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Prolonged DAPT after PCI does not reduce major cardiovascular events in patients with diabetes

NEW ORLEANS — Individuals with diabetes who underwent dual antiplatelet therapy for 1 year after undergoing percutaneous coronary intervention had similar myocardial infarction, stroke and major bleeding outcomes as patients who received aspirin alone, according to study results presented at the American Heart Association Scientific Sessions.

Using data from the FREEDOM trial, Jean-Francois Tanguay, MD, of the Montreal Heart Institute, and colleagues conducted an analysis of 682 patients who experienced no cardiovascular event up to 1 year after PCI to assess composite all-cause mortality, nonfatal myocardial infarction and stroke from 1 year up to 5 years after procedure for patients on DAPT or aspirin alone.

The expectation was that DAPT would have been associated with reduced long-term major cardiovascular outcomes, Tanguay said during the presentation.

The results demonstrated that patients who received DAPT (n = 357) were at a slightly higher increased risk for composite events compared with the patient population that received aspirin alone (adjusted HR = 1.48; 95% CI, 0.92-2.4). All-cause mortality (aHR = 1.37; 95% CI, 0.72-2.65), myocardial infarction (aHR = 1.56; 95% CI, 0.78-3.14), stroke (aHR = 2.03; 95% CI, 0.38-10.78) and major bleeding (aHR = 1.78; 95% CI, 0.33-9.72) occurred more frequently in patients who received DAPT, however the differences were not significant.

“Prolonged DAPT after 12 months after PCI was not associated with a reduction in the composite ischemic outcome,” Tanguay said. “There was no difference that could be observed with the higher DAPT score compared with the lower DAPT score, both with ischemic and bleeding outcomes. These findings may reflect some decision-making from doctors around the use of DAPT in the individual patient or unmeasured risk factors.” – by Ryan McDonald

Reference: Tanguay JF, et al. IN.AOS.855 - Hot Trials in Interventional Cardiology. Presented at: American Heart Association Scientific Sessions; Nov. 12-16, 2016; New Orleans.

Disclosure: Tanguay reports no relevant financial disclosures.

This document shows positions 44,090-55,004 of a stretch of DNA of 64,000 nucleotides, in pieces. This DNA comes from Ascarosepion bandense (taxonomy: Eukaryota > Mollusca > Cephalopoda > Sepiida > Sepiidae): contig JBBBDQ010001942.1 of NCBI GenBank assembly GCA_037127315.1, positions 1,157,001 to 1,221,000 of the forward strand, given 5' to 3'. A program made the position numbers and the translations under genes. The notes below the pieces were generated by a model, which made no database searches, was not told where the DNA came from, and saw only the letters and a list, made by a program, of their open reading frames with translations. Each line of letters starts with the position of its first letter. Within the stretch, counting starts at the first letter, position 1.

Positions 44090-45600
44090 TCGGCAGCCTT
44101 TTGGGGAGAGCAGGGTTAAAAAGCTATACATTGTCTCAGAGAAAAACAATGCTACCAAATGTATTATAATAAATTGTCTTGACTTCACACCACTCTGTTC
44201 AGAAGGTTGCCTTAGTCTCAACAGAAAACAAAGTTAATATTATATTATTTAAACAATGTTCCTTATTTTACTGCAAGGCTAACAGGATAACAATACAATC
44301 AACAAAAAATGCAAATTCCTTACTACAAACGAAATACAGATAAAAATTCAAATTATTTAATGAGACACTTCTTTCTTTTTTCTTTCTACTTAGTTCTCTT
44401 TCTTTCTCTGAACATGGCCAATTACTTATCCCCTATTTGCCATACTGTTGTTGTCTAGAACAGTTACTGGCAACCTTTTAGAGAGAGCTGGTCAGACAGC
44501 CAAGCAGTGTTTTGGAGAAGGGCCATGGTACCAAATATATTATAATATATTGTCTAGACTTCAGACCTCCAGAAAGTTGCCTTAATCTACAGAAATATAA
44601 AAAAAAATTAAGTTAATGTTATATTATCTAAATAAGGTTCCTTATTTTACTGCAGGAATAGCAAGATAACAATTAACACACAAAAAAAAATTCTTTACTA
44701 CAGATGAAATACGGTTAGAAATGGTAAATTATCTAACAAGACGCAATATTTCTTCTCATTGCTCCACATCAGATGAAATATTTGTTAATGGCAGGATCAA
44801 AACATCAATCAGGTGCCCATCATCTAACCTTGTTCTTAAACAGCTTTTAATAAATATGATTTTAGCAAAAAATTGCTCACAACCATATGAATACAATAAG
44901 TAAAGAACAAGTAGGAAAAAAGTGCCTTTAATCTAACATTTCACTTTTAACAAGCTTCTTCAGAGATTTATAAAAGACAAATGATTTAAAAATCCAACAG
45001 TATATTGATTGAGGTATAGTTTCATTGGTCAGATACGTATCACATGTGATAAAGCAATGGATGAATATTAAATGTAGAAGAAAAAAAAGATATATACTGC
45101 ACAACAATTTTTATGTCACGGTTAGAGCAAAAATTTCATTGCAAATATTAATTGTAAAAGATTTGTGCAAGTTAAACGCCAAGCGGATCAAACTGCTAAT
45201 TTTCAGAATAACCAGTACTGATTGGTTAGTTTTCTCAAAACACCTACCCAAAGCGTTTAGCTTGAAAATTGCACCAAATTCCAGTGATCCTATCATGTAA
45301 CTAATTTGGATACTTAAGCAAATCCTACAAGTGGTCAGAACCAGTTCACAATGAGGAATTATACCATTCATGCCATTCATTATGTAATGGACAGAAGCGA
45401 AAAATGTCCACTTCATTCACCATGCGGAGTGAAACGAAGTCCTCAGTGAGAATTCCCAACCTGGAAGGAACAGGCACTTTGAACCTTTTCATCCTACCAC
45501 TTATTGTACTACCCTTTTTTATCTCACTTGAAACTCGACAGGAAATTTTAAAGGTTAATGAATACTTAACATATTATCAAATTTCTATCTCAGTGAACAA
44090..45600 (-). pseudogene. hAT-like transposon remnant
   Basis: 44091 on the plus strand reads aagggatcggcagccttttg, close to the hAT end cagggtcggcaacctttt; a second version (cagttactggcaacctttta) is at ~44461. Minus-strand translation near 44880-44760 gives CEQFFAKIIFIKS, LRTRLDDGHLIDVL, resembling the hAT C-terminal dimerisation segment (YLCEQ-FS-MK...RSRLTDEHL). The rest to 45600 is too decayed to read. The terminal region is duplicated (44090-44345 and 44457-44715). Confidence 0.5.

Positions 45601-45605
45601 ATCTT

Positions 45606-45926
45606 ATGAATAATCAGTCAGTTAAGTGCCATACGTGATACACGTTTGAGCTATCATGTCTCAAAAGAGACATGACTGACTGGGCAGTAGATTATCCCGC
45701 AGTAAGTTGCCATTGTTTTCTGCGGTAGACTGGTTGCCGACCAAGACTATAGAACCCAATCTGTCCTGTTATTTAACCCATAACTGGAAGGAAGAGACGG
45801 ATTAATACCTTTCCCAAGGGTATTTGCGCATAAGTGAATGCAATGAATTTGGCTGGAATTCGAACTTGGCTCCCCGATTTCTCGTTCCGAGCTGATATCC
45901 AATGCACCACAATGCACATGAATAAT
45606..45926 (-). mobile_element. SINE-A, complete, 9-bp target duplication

NEW ORLEANS — Individuals with diabetes who underwent dual antiplatelet therapy for 1 year after undergoing percutaneous coronary intervention had similar myocardial infarction, stroke and major bleeding outcomes as patients who received aspirin alone, according to study results presented at the American Heart Association Scientific Sessions.

Using data from the FREEDOM trial, Jean-Francois Tanguay, MD, of the Montreal Heart Institute, and colleagues conducted an analysis of 682 patients who experienced no cardiovascular event up to 1 year after PCI to assess composite all-cause mortality, nonfatal myocardial infarction and stroke from 1 year up to 5 years after procedure for patients on DAPT or aspirin alone.

The expectation was that DAPT would have been associated with reduced long-term major cardiovascular outcomes, Tanguay said during the presentation.

The results demonstrated that patients who received DAPT (n = 357) were at a slightly higher increased risk for composite events compared with the patient population that received aspirin alone (adjusted HR = 1.48; 95% CI, 0.92-2.4). All-cause mortality (aHR = 1.37; 95% CI, 0.72-2.65), myocardial infarction (aHR = 1.56; 95% CI, 0.78-3.14), stroke (aHR = 2.03; 95% CI, 0.38-10.78) and major bleeding (aHR = 1.78; 95% CI, 0.33-9.72) occurred more frequently in patients who received DAPT, however the differences were not significant.

“Prolonged DAPT after 12 months after PCI was not associated with a reduction in the composite ischemic outcome,” Tanguay said. “There was no difference that could be observed with the higher DAPT score compared with the lower DAPT score, both with ischemic and bleeding outcomes. These findings may reflect some decision-making from doctors around the use of DAPT in the individual patient or unmeasured risk factors.” – by Ryan McDonald

Reference: Tanguay JF, et al. IN.AOS.855 - Hot Trials in Interventional Cardiology. Presented at: American Heart Association Scientific Sessions; Nov. 12-16, 2016; New Orleans.

Disclosure: Tanguay reports no relevant financial disclosures.

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